Since the original Bitcoin white paper was penned in late 2008, cryptocurrencies have come a long way. To date, there are over 6,000 cryptocurrencies with a total market capitalization of more than $2 trillion; consequently, we want investors to understand there is more to the crypto story than just Bitcoin.
From a multi-asset class allocation framework, it is imperative that investors think of how cryptocurrencies are classified since they are neither an equity nor a fixed income asset. Fortunately, U.S. regulators provide guidance; they classify crypto assets such as Bitcoin as a commodity like oil or gold. Within a multi-asset class framework, cryptos are primary classified as alternative investments.
Although the crypto ecosystem is rapidly evolving, and innovation is on the horizon, no one is suggesting that the healthcare industry should accept cryptocurrencies as a form of payment or that they should include them in an investment portfolio. It takes 10 minutes to execute a Bitcoin transaction, and during the past year, the average transaction fee was $20.00 — which is not economical. Furthermore, the IT Services firm Gartner Inc recently published a survey in which only 5% of finance executives said they plan to hold Bitcoin as an asset in 2021. It is, however, important to pay attention and follow these early developments.
Blockchain Technology vs Cryptocurrencies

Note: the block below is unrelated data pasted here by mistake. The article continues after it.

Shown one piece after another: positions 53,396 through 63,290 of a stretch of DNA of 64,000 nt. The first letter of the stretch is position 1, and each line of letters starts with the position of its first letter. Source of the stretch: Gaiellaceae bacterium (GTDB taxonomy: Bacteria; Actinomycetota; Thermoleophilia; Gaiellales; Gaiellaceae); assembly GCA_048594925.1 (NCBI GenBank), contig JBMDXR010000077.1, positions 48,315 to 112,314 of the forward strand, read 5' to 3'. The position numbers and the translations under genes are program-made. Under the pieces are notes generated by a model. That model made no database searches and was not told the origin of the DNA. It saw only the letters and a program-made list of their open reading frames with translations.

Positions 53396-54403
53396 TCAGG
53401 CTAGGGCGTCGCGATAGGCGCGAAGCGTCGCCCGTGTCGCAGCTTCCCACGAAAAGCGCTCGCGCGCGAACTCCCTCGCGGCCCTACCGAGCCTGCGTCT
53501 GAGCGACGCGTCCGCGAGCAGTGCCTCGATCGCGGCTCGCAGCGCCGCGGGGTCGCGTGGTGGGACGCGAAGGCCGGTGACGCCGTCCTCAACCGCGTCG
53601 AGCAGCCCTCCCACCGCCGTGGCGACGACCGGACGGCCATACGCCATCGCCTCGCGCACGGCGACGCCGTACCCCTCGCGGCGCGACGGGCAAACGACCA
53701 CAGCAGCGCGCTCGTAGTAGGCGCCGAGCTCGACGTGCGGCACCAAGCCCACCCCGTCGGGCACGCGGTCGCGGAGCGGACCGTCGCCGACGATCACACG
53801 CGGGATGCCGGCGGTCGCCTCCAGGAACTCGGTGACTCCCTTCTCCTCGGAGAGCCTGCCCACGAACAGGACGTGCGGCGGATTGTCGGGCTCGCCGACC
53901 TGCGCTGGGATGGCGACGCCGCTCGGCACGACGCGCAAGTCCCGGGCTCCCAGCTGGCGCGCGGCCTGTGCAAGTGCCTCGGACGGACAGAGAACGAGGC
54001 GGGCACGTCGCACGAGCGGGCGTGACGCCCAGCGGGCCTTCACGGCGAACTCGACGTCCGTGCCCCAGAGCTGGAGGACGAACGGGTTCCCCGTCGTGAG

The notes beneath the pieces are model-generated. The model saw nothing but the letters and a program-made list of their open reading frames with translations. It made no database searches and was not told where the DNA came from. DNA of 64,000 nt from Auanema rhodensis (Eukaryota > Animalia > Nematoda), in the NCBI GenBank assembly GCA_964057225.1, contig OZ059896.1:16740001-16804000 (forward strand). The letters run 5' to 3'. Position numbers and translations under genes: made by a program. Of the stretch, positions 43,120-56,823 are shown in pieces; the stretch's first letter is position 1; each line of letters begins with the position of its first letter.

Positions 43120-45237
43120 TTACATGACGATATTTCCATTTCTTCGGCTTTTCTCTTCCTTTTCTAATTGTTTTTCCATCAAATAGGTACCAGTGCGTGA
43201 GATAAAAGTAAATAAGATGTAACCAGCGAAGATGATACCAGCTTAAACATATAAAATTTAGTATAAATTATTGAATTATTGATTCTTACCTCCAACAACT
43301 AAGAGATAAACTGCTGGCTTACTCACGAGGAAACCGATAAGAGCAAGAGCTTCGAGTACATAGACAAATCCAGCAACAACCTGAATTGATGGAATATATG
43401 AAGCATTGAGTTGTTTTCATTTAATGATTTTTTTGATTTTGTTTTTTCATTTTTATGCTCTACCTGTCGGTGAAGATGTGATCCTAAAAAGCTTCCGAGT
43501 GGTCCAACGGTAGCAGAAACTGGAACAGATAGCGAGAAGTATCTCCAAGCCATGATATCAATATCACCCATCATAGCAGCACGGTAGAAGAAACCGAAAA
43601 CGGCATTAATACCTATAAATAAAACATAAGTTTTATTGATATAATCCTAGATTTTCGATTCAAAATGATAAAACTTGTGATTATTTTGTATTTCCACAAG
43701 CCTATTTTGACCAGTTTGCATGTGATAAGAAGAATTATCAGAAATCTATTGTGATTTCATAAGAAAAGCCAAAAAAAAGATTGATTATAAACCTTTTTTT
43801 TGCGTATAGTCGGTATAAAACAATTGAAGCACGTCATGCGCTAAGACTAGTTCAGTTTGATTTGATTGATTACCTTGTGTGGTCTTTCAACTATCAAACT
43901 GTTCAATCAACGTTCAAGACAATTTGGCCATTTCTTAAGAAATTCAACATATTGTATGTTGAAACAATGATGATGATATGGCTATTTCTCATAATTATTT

Blockchain technology and cryptocurrencies are often thought to be one and the same; however, they are distinctly different. Cryptocurrencies offer opportunity for investment, and they act as digital forms of payment that give individuals or businesses the ability to engage in transactions in unique and different ways. For example, cryptocurrency transactions can occur 24/7 without border limitations. In addition, they do not require a bank account. Moreover, cryptocurrency is a payment-specific application that runs on blockchain technology.
Blockchain technology is not specific to Bitcoin or any other cryptocurrency you may have heard of. Rather, blockchain is to Bitcoin what the internet is to a website. In other words, blockchain technology makes cryptocurrency transactions possible. Furthermore, blockchain technology has the potential to radically change the way information is exchanged and business gets done.
Put simply, blockchain is the technology behind cryptocurrencies, and the healthcare industry is exploring it, particularly in areas such as:
- Verifying Health Credentials: IBM has deployed technology that enables organizations to verify healthcare credentials while preserving privacy.
- Medical Supply Chain: Trust Your Supplier is a blockchain-enabled source for supplier information that reduces risk while simplifying and accelerating supplier onboarding and management. The CDC is also working on technology that ensures drug traceability and safety.
- Securing Patient Data: Several companies, including BurstIQ, Factom, Medicalchain and Guardtime, are looking to apply blockchain to healthcare security.